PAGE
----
Investment and Opportunity Costs in Bargaining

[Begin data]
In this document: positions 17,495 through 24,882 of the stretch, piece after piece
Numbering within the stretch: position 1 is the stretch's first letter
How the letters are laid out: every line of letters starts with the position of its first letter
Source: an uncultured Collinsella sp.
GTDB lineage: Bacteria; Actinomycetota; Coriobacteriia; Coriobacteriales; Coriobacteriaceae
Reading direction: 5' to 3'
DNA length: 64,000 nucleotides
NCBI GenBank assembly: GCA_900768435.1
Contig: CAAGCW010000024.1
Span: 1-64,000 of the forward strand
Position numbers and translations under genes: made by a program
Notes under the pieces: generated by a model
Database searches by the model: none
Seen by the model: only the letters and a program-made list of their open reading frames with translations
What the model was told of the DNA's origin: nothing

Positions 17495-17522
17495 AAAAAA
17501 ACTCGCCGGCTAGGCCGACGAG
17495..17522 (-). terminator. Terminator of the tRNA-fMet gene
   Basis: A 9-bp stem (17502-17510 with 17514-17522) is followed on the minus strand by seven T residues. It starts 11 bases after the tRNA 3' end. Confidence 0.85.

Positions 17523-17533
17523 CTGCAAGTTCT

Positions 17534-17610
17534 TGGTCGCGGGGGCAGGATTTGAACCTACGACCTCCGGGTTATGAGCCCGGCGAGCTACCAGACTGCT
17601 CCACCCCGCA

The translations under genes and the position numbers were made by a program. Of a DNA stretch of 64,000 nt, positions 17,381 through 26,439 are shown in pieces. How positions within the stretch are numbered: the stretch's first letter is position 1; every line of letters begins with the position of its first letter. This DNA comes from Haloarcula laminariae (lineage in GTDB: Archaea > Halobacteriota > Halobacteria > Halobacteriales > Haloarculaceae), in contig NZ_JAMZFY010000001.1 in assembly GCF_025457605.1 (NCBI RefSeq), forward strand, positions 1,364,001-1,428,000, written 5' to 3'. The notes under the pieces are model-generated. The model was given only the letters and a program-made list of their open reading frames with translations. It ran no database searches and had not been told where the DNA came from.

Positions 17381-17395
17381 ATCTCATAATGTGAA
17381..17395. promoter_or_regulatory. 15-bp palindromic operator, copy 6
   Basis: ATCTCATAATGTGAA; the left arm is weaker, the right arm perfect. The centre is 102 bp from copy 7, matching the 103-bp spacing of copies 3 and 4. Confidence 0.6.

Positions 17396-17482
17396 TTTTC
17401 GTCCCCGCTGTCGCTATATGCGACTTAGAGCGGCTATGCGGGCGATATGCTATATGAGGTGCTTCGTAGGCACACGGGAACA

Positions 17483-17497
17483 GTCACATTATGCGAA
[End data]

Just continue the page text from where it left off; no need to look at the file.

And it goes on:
A common feature of many situations of bargaining over a commonly created surplus is that bargainers have to make direct costly investment to create the surplus as well as incurring opportunity cost, by forgoing respective outside options. Theoretically these cost types constitute two sides of the same coin, but bargainers may feel different strength of entitlements depending on the source/frame of the cost. In this study we provide experimental evidence that whether the cost made by a party is presented in terms of an investment or in terms of an opportunity costs indeed affects the negotiation of the surplus. Costs presented as investment in direct relation to the revenue to be divided appear to play a larger influence on the negotiation outcome than costs presented as outside options.

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